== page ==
Slaughter Night, or SL8N8 (In Dutch, “8” is pronounced differently, so in Dutch, pronouncing SL8N8 would sound eerily close to “Slaughter Night”) as it’s known in other countries, is a puzzling film. Not because it’s terribly hard to follow or anything like that, but because it seems to switch, at random, from greatness, to mediocrity, to “meh”, and back again.
Why? Fuck if I know. Maybe it has something to do with being a foreign film. Foreign films often have very different concepts of how movies tick. Maybe it’s the directors. (Yup, there were two. They were also the writers.) Having two people at the helm of a film could get a bit confusing. Or maybe it was a clever trick to try and emulate both the redeemable qualities and flaws of the 80’s slasher flicks Slaughter Night was so obviously inspired by.
However, whatever the problem may be, what we DO get, is a heavy-handed, sometimes sloppy, but overall EXTREMELY fun 80 minutes of horror. We start with a flashback to what appears to be the 1800’s (?), introducing us to our killer. This is effective and well-shot, and serves as a nice jumping off point since it’s also unexpected. After that, Kris (our heroine, who’s attractive as the day is long. Jesus Christ.) and her cronies are introduced to us at a techno club. Kris then loses her dad in a car crash that same night, with her in the car when it happens. As it turns out, pops worked in some mine in Belgium, and some of his belongings are there. ROAD TRIP!!!!! Kris and her posse take a little drive up there, presumably to stop by for a quick second while Kris (who seriously, is so fucking cute it’s criminal) picks up her old man’s trinkets. They get talked into taking a tour of the mine, which turns out to be more of a “haunted” mine tour, with a past that ties into the killer we saw in the flashback that opened the film. Things go awry with the little innocent tour, and we’re off and running into some slasher mayhem.
Yeah, it’s a lot to take in. Personally, I like the fact that the movie tried to build up this legend of the killer, and the movie should be commended for spending a large amount of its first and second act trying to give depth and validity to both its characters and its bulky storyline. Also, the killer isn’t what or who you think he is. I won’t ruin the gimmick here, because I think it’s a novel and interesting idea, but it’s something I haven’t seen used quite this way before, and it’s another point in the “good” column.
So far, so good, no? Well its not all rainbows and unicorns. About 45-50 minutes into the dance, when the shit really begins to hit the fan, a little thing we reviewers like to call “shaky cam” rears its ugly head. Yup, remember in the Bourne Supremacy, when every action scene was ruined because Paul Greengrass (the director) had to do super close zoom shots and shake the camera while Matt Damon was kicking the shit out of like 5 guys? Its not that bad, but its close. You can still see everything that’s going on, and the gore (which is spectacular by the way, no CGI here folks. All practical, Savini-style.) and violence stay in focus well-enough, but its damn annoying.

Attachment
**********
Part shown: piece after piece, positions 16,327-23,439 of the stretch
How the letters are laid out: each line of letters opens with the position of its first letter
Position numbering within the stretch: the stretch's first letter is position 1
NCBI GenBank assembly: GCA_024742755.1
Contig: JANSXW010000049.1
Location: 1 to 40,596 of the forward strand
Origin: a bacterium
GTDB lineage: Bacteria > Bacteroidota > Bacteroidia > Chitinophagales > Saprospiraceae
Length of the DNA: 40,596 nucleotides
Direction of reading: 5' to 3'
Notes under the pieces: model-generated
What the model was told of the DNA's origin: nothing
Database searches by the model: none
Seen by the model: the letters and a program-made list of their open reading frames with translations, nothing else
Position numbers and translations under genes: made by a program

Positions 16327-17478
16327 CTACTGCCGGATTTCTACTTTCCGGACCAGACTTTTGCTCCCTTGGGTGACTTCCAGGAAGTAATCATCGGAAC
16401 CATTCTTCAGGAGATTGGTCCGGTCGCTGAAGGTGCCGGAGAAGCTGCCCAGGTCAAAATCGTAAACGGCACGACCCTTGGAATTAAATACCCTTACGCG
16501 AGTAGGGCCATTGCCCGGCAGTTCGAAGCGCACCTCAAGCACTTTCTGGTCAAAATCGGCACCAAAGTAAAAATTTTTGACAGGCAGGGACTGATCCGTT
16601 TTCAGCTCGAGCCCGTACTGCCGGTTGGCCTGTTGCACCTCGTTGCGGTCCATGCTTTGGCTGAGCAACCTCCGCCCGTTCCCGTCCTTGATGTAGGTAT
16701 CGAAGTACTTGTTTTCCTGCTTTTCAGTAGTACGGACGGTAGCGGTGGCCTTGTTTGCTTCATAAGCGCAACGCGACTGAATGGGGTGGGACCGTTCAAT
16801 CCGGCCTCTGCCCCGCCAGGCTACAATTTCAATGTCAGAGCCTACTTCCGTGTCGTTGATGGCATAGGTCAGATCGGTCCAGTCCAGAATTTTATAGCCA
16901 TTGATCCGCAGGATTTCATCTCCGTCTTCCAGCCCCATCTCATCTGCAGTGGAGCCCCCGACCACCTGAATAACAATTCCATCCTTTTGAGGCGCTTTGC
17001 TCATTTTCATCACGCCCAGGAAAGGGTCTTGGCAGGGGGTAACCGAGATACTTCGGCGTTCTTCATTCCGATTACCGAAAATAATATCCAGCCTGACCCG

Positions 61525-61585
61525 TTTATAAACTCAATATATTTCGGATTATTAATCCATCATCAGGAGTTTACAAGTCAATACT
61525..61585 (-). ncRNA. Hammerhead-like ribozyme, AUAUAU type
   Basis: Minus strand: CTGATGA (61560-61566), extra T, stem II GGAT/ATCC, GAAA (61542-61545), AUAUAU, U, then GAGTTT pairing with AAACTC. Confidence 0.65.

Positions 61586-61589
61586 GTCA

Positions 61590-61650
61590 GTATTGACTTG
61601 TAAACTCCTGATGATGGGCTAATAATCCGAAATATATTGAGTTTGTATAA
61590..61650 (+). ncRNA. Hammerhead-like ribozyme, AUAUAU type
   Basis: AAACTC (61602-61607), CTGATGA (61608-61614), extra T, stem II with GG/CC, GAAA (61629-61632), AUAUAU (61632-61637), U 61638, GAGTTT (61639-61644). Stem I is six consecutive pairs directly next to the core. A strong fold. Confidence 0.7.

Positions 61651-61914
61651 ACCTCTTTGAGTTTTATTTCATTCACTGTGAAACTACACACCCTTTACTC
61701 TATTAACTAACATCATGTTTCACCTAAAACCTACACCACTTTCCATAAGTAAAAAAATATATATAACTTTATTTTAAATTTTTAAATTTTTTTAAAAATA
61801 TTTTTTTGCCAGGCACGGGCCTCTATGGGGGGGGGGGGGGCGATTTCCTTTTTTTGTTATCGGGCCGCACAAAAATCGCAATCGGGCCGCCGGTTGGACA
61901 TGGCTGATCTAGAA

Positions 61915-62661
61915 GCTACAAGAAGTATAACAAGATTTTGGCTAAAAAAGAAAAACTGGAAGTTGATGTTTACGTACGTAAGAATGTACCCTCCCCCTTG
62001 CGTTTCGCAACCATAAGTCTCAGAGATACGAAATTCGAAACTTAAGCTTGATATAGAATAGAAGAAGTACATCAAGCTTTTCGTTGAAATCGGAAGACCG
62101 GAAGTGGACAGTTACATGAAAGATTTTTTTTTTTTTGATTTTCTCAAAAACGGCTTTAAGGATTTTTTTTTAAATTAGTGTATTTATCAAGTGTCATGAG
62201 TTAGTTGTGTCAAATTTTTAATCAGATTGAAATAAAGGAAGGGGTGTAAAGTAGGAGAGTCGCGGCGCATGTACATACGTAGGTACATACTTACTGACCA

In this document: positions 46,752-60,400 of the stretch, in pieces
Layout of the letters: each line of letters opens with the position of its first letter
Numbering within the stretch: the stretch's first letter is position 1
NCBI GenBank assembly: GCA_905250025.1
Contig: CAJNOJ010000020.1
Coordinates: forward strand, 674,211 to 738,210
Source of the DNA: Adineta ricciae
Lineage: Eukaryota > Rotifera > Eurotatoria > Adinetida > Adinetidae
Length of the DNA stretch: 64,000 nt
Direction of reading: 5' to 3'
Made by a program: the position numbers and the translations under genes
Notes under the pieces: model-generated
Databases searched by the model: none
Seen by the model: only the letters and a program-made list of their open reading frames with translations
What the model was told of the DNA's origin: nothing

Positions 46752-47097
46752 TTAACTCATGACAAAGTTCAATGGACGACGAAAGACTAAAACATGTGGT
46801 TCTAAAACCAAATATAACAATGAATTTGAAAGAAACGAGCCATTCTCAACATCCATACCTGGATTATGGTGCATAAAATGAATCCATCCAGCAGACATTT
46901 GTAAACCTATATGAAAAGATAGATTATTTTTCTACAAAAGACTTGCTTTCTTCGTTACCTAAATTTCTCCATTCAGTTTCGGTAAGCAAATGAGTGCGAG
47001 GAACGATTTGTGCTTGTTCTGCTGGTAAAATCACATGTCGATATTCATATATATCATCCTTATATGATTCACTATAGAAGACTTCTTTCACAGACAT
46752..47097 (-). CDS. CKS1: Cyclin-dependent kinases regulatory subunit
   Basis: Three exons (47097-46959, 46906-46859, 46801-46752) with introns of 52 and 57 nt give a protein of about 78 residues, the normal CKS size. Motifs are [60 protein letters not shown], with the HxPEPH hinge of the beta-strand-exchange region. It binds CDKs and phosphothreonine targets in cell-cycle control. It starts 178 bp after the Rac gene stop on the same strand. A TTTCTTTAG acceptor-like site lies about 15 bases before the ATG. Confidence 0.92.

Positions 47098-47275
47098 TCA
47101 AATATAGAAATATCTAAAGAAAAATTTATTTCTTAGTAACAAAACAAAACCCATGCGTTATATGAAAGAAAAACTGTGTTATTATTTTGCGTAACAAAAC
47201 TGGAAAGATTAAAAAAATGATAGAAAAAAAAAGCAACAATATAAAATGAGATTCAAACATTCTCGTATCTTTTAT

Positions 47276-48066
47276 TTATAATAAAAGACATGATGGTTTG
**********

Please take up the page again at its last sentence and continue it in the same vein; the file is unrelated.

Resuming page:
As well as the “shaky cam” making its was into the movie, so does teleportation and incorrect uses of fades to black. Instead of fading to black, when say, the killer is outside and needs some time to get back into the mine to chase after the remaining young and attractive people, it fades to black when someone is simply turning a corner to walk down a different hallway. Hence, the killer, in one scene, is outside, and then magically, IN THE VERY NEXT SCENE, is inside, with no indication any time has passed. It doesn’t ruin the movie, but it makes you scratch your head and wonder why they didn’t just use a fade to black THERE, when it would have made sense, instead of throwing them in when they are completely unneeded.
Even with it’s shortcomings though, Slaughter Night still has two things going for it more horror should strive to obtain, atmosphere and heart. One scene in particular, when our heroine Kris (Please…please marry me) is having trouble sleeping over the loss of her father, the house seems to be playing tricks with her, and it shows that the directors (or at least one of them) knows how to construct some creepiness even in an ordinary situation like being in a house at night. As for the heart I mentioned, this movie is a love letter to the days of horror’s past and those who wish it would return to form. Those who will flock to it will be fans of the old-school slashers who don’t mind some errors with their bloodletting. The gore, as i previously mentioned, is of top quality. The kills aren’t mind-shattering in their creativity, but solid in there execution (he he) even if they are filmed with “shaky cam”, and the pacing ensures boredom never comes to those who take a chance on it.
Keep your expectations somewhere in the middle for this one, and you’ll most likely get a big kick out of Slaughter Night.
Victoria Koblenko plays Kris in the film. She also plays my wife in my dreams.